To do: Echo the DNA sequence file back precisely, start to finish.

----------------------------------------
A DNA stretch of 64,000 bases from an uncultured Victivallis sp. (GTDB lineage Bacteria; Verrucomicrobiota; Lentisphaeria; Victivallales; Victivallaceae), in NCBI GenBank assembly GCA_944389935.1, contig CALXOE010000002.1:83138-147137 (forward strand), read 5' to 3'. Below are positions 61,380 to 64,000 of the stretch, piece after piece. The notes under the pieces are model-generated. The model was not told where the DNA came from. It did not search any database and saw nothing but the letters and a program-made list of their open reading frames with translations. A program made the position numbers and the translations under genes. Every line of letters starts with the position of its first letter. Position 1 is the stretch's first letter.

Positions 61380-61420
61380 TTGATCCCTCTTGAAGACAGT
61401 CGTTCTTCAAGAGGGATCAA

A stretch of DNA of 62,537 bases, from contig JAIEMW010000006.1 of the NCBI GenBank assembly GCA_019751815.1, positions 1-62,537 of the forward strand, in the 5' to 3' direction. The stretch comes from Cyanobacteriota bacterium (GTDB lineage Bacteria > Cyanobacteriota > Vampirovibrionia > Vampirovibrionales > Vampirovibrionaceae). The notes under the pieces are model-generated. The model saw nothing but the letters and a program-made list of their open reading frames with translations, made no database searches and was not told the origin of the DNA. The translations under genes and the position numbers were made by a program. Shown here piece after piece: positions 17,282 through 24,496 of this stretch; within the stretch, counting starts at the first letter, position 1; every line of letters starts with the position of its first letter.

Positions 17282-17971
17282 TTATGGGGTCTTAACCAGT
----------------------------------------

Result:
A DNA stretch of 64,000 bases from an uncultured Victivallis sp. (GTDB lineage Bacteria; Verrucomicrobiota; Lentisphaeria; Victivallales; Victivallaceae), in NCBI GenBank assembly GCA_944389935.1, contig CALXOE010000002.1:83138-147137 (forward strand), read 5' to 3'. Below are positions 61,380 to 64,000 of the stretch, piece after piece. The notes under the pieces are model-generated. The model was not told where the DNA came from. It did not search any database and saw nothing but the letters and a program-made list of their open reading frames with translations. A program made the position numbers and the translations under genes. Every line of letters starts with the position of its first letter. Position 1 is the stretch's first letter.

Positions 61380-61420
61380 TTGATCCCTCTTGAAGACAGT
61401 CGTTCTTCAAGAGGGATCAA

A stretch of DNA of 62,537 bases, from contig JAIEMW010000006.1 of the NCBI GenBank assembly GCA_019751815.1, positions 1-62,537 of the forward strand, in the 5' to 3' direction. The stretch comes from Cyanobacteriota bacterium (GTDB lineage Bacteria > Cyanobacteriota > Vampirovibrionia > Vampirovibrionales > Vampirovibrionaceae). The notes under the pieces are model-generated. The model saw nothing but the letters and a program-made list of their open reading frames with translations, made no database searches and was not told the origin of the DNA. The translations under genes and the position numbers were made by a program. Shown here piece after piece: positions 17,282 through 24,496 of this stretch; within the stretch, counting starts at the first letter, position 1; every line of letters starts with the position of its first letter.

Positions 17282-17971
17282 TTATGGGGTCTTAACCAGT